Robert Thiel of Thiel AirCare, Inc. in Chowchilla, Calif., pilots his helicopter over brown fields in the western San Joaquin Valley on Feb. 15. His family's aerial application business would usually be spraying these fields now if there were crops growing. Doug Thiel, Robert's father and owner of the business, said "We're probably at 20 to 25 percent of normal operation for the winter months" due to reduced planting by farmers because of ongoing drought. "It's really kind of bleak," he said of his outlook for the spring and summer seasons.
Ria Morearty de Groot and Cathy Case traveled with other protesters from Stockton, Calif. to stand along the expected route of President Barack Obama's motorcade in drought-affected farm country in the Central Valley's west side on Feb. 14. "They're not supporting the only freshwater estuary in the western U.S.," said Case about California's diversion of water from Sacramento–San Joaquin River Delta to the southern parts of the state. The protesters hoped to counter the support for additional damming they expected west side farmers to convey to President Obama.
Newly hired seasonal firefighters coil and carry hoses in Friant, Calif. during their first week of training on Feb. 13. "I can't remember a time when we've hired seasonals in February," said Capt. Ryan Michaels of the California Department of Forestry and Fire Protection's Fresno-Kings Unit. "Last year it was April - and that was early." Anticipating a busy fire season due to drought, CalFire has hired 65 additional firefighters in the central Sierra region.
Black Angus beef cattle stand in a dry field in the foothills of the Sierra Nevada mountain range near Planada, Calif. on Feb. 13. Owner Eddie Hoekstra has had to bring in additional hay to supplement the animals' diet because the range offers less nutrition than usual, he said.
Laborers weed 150 acres of land planted with lettuce for the produce company Church Brothers near Huron, Calif. on Feb. 13. Last year, the grower had 500 acres of the same crop, but this season had only enough water to irrigate 150 acres. Credits for unused water can be traded, and in this year's drought they fetch a premium: "I'm paying four times the usual rate for an acre-foot if I can even get it," said Josh Ruiz of Church Brothers.
Kelly Goad and Casey Brown fish for striped bass in the California Aqueduct near Taft, Calif. on Wed. Feb 12. Beyond them are fields irrigated from the aqueduct, which conveys water from the Delta to Southern California.
Rocky Kirk putts toward Hole 10 on Feb. 12 at the Buena Vista Golf Course, which overlooks the California Aqueduct near Taft, Calif. The drought "hit us about five years ago," said Chad Sorenson, general manager of the golf course, when dry weather began driving his annual water bill from $120,000 to $300,000. The golf course's water is drawn from the aqueduct, which in turn has carried the water over 200 miles south from the Delta.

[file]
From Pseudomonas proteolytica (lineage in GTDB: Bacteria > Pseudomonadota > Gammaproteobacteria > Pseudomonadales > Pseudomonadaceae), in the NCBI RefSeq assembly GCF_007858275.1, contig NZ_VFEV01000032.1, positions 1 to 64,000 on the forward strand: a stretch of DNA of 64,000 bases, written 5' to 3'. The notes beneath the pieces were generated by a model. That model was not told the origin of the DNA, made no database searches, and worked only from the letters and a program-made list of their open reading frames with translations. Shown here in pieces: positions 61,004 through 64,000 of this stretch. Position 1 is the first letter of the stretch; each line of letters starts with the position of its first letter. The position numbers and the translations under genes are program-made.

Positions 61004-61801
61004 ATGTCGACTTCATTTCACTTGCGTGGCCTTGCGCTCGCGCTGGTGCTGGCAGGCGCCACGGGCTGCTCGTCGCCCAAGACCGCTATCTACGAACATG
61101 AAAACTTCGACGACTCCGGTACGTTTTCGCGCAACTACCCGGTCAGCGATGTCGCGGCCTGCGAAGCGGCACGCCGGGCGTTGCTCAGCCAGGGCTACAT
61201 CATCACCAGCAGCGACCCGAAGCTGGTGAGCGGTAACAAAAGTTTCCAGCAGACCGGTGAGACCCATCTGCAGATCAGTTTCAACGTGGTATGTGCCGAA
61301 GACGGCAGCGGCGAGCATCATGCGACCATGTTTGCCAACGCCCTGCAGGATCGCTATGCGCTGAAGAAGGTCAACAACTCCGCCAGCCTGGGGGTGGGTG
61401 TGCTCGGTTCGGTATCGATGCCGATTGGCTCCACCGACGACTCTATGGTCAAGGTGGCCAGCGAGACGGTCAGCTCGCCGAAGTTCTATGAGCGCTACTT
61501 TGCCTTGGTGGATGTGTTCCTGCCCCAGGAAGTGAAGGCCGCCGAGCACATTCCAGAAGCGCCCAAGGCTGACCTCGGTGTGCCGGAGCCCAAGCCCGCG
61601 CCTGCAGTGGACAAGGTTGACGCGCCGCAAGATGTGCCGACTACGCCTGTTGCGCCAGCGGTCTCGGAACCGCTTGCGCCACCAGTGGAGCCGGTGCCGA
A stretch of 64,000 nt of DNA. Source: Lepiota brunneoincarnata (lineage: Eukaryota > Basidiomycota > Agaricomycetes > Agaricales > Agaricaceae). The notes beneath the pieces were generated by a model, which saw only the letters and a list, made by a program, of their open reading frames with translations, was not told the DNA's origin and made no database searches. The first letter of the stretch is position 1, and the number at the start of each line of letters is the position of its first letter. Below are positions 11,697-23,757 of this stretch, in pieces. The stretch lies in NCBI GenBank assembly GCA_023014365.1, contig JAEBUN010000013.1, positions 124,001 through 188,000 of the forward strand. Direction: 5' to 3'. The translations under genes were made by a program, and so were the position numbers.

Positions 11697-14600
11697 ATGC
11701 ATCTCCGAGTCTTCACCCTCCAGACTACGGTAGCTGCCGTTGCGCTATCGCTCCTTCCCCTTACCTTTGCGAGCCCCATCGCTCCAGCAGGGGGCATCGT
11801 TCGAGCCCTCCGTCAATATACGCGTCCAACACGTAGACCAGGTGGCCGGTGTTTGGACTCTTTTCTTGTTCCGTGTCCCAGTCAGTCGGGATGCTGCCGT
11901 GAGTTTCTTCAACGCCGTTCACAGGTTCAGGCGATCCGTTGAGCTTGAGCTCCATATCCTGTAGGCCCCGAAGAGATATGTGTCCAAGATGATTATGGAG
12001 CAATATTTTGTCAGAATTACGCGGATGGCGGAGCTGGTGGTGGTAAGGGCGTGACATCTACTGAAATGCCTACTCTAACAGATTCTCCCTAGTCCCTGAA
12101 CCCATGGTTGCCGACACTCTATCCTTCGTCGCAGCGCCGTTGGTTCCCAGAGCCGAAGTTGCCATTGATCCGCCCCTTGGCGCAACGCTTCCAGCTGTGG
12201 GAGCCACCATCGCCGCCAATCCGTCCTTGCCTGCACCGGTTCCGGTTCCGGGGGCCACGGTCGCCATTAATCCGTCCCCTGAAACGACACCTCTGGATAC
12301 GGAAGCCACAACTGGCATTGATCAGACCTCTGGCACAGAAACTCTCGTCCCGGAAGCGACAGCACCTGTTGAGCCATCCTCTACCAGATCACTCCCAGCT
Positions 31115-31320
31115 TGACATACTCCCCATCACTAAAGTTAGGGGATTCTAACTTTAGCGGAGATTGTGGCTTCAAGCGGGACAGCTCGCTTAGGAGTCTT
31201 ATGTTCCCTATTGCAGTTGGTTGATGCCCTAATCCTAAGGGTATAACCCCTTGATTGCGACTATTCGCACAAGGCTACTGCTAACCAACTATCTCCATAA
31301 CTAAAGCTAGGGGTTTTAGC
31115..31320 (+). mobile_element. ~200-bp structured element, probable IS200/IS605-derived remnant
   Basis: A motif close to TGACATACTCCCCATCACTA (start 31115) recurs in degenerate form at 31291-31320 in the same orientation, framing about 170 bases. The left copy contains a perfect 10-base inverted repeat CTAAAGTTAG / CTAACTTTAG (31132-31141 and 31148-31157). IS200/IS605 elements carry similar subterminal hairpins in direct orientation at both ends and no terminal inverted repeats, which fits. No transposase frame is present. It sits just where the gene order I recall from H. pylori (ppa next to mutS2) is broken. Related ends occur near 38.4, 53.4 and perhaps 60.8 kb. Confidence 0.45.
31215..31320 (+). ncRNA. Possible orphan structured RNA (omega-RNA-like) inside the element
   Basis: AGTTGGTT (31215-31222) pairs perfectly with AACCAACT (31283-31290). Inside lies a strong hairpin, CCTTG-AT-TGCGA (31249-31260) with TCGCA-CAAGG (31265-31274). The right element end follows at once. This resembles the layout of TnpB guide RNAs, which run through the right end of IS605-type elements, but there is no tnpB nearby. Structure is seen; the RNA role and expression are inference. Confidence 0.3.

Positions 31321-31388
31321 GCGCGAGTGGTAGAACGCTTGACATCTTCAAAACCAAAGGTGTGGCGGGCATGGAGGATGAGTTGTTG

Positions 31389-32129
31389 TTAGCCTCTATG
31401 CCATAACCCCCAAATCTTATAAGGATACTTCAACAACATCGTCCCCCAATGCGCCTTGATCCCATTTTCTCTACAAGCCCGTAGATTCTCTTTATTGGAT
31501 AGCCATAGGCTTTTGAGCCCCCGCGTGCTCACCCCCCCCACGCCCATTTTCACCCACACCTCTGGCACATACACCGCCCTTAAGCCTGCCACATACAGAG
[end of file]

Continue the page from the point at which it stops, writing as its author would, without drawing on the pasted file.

Waterless Turf owner Vic Watterson, right, talks to Jose Sanchez while they install a synthetic lawn at a home in Santa Monica, Calif. on Feb 11. Watterson estimates his call volume "has increased around 30 percent" in 2014 due to drought and concerns about water rationing.
The control room of the Charles Meyer Desalination Facility in Santa Barbara, Calif. hasn't changed since 1991 when the plant was built at a cost of $34 million. It operated for a few months in the early and mid-90s but has remained dormant since then. Now the city of Santa Barbara is considering restarting the aging desalination plant to cope with drought.
A trace of water sits in the bottom of the Madera Canal, which is fed by the nearby Friant Dam on the San Joaquin River in Friant, Calif. A idea repeated by many people working in agriculture - which uses 80 percent of the water consumed by people in California - is that dams in the state should be raised to increase water storage.
Adalberto Becerra drills a test well on Feb. 13 in an almond orchard near Le Grand, Calif. Uncertainty about irrigation this spring has increased demand for well drilling in the Central Valley. "We're usually 60 days behind," said Becerra's boss Joe Silvira of Quality Well Drillers, "but now we're 100 days out." Wells near Le Grand typically reach water 800 to 1500 feet down, said Becerra. California produces 80 percent of the world's almonds.
Heifers at Fred Rau Dairy near Fresno, Calif., stand in a pen next to a field kept fallow to conserve water in anticipation of a dry season on Feb. 14. "If we don't have water we'll have to reduce herd numbers," said dairy farmer Lauren Acevedo, noting that dairy cows can drink over 50 gallons of water per day.
In a normal year, "This would all be underwater," said Tony, fishing for trout with his wife Darlene at the Hensley Lake reservoir near Madera, Calif. on Feb 15. Hensley Lake is at just seven percent of capacity. "That's why I'm fishing now, because I don't think there's going to be water in summer."
Nacho Pinero drives a tractor while planting alfalfa in a 100-acre field he recently leased at the south end of California's Delta on Feb. 15. Pinero's field is in the Byron Bethany Irrigation District, which he says should deliver him enough water to irrigate the crop, potentially creating a windfall since hay prices are high around the state due to drought. "Most of the time there's no profit" in farming, he said, "it's just money changing hands. When things like this come, you got a chance to make a little profit."
A sign advising water conservation greets drivers on California State Route 43 in Kern County, Calif. on Feb. 12.